Photo courtesy of Youngstown Phantoms
It's no secret that Pittsburgh is quickly becoming a hotbed for hockey. Guys like Tampa Bay's Ryan Malone and Columbus' R.J. Umberger are just some of the more recent Pittsburgh-area players to make an impact on the NHL level.
As we continue take a look at the growing number of players on all levels of hockey in and around the Pittsburgh region, one has to wonder: Who's next?
Ty Loney, currently playing with the USHL's Youngstown Phantoms, gained some attention in 2008 when his Pine-Richland Rams went on to win a AAA high school championship.
Loney recently took a few minutes to talk with Pensburgh about his young hockey career.Ty Loney was just three months old when Mario Lemieux skated around the ice at Chicago Stadium with the Cup held high above his head following the Penguins' sweep of the Blackhawks for the franchise's second championship in 1992. While too young to remember the series, there's no denying that Ty was born into a championship family, as his father Troy was a member of both winning teams in the early '90s. Hockey was a part of his life right from the very start, and the championship vibes certainly influenced Ty's fandom at an early age.
The Valencia, Pennsylvania native grew up a die-hard Pens fan, watching his father play out the final four seasons of his career for the Penguins in 1992-93, inaugural Mighty Ducks team in 1993-94 and splitting time between the Rangers and Islanders in 94-95 before calling it a career. Troy, who was selected by the Penguins 52nd overall in the 1982 draft, played 10 of his 13 NHL seasons as a member of the Penguins where he amassed 69 goals and 100 assists over 530 games.
Loney is currently playing as a center for the USHL's Youngstown Phantoms. Although draft eligible in 2011, Ty isn't entirely sure if he's ready to follow in dad's footsteps. It goes without saying that any 18 or 19-year-old kid would be beside himself if taken by any of the 30 NHL teams, but Ty acknowledges the challenges that come with making it in the league and is keeping his options open.
"When I was younger it was like, 'Well my dad plays in the NHL I guess I'm going to be like him,' like it was that easy," said Loney. "But as you start getting older you start to realize how slim the chances really are."
USHL Alumn Drafted by NHL
2010 - 22 including 4 in the first and 5 in the second
2009 - 16 including 2 in the first, 2 in the second
"Right now I'm working on committing somewhere for college and hopefully get a scholarship," said Loney, who also aims to pursue a degree in either the sports medicine or marketing field if a career in hockey doesn't pan out. "Obviously to get drafted is a dream for a lot of kids, and it'd be fantastic if it happens, but that's not really my goal that I'm looking for right now."
On paper Loney would best be described as a two-way forward; more skilled on the offensive side of the puck and ever-improving in his own end. At 6-foot-3, 185 pounds, if you picture the frame of Jordan Staal and combine it with the hockey I.Q. of Rick Nash, you can paint a pretty good picture of Loney's presence on the ice. To top it off, Loney's not afraid to drop the mitts either if the right situation calls for it, although a broken wrist sustained during a fight a few months back may have him more focused on letting his stick do the talking.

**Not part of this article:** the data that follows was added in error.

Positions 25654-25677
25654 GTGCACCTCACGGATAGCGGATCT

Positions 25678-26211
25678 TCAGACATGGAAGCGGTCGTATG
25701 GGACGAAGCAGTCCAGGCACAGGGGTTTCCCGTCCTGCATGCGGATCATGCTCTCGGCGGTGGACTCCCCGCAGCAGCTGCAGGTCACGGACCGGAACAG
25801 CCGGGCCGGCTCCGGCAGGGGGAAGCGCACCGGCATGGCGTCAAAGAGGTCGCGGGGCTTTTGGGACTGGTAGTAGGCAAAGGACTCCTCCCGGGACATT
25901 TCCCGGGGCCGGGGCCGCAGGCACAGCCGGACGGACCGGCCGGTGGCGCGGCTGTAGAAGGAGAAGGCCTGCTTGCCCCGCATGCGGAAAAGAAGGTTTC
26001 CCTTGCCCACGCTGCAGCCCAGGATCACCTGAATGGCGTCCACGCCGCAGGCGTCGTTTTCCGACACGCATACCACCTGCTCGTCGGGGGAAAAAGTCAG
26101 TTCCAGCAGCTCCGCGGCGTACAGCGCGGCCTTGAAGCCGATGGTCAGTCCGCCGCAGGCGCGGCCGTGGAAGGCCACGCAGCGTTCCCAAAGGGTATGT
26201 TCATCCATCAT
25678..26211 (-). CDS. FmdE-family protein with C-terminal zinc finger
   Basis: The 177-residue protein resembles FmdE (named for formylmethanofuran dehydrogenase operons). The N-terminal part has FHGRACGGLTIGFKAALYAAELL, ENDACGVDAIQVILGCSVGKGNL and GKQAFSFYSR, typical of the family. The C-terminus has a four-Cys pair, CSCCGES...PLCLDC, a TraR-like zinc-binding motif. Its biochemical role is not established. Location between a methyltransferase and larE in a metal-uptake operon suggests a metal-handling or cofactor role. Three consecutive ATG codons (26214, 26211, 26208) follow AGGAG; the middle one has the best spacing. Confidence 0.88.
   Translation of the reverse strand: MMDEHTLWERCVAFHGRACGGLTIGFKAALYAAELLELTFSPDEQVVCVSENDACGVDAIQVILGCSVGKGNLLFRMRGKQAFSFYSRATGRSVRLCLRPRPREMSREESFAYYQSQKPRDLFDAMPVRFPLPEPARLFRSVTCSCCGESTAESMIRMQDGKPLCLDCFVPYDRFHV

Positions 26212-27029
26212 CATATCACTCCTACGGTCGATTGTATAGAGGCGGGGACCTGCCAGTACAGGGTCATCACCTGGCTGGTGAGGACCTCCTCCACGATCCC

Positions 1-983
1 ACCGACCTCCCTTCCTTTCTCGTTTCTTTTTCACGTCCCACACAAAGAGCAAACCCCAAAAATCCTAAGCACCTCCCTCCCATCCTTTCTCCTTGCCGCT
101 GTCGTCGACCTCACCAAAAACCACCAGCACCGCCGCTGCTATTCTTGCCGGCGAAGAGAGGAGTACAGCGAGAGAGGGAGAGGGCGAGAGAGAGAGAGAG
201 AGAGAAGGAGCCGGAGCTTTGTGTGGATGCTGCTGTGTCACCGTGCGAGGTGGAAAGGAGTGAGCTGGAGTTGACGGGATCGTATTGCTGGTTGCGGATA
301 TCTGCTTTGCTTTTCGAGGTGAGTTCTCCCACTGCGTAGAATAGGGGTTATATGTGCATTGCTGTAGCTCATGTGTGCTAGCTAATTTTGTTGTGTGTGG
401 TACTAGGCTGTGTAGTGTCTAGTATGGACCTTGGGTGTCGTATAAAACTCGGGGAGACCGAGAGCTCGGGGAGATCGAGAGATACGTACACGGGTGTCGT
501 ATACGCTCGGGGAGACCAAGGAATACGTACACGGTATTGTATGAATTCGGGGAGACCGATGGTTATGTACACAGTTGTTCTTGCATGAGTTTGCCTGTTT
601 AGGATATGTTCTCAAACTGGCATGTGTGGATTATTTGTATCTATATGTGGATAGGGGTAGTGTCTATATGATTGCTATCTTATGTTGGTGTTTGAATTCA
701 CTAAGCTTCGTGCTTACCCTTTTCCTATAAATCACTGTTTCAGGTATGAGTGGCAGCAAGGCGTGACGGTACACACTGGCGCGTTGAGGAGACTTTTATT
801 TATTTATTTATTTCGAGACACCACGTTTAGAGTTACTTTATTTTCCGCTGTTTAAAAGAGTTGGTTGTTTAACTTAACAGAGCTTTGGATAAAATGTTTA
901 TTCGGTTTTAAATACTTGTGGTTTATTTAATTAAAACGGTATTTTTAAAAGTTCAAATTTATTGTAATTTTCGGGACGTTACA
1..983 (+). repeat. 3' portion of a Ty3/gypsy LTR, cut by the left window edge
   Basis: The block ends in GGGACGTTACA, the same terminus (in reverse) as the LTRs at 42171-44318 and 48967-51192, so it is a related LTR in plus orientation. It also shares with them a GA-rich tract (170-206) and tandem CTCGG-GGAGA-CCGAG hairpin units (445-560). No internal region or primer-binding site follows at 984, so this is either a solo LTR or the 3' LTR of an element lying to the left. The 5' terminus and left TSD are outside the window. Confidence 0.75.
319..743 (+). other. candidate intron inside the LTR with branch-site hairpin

Over just 14 games, that seems to be the more productive course of action, as Loney has a team-high eight goals and another five assists for a total of 13 points, good enough for second on the team behind Czech Republic native Jiri Sekac's total of 15. Two of Loney's eight notches came on the man advantage as well, pitting him in a three-way tie with Cody Strang and Stuart Higgins for most power-play goals.
Two years ago during the 2009 NHL Draft, the Penguins showed they aren't opposed to "adopting" the offspring of some of the bigger names in team history. In that draft alone the Pens selected Philip Samuelsson, the son of former Stanley Cup-winning Penguins defenseman Ulf Samuelsson, and Andy Bathgate III, the grandson of the the franchise's very first goal scorer. Although speaking strictly in hypotheticals, Ty admitted he would be beside himself if he could follow in his father's footsteps in Pittsburgh.
"It would be amazing," said Loney. "Not many words to describe that. I'm sure I could ask my father about that and he could tell me the feeling [he had]."
Troy, who is currently working as a pharmaceutical manager in north Pittsburgh, is always ready and willing to give his son a few words of advice.
"He helps me a lot in hockey, he gives me a lot of good tips. It's probably one of the major points that we talk a lot about," said Ty.
And with good reason. Troy was an assistant coach to Ty and his older brother Reed during the 2008 season when the Pine-Richland Rams went on to win a AAA high school championship, beating Bethel Park by the final of 5-3. But it's not always about hockey for father and son, as the two keep a line open, whether on or off the ice.
"He doesn't get mad at me for doing bad things," laughed Loney. "He's just a really positive influence on me and I'm very grateful for it."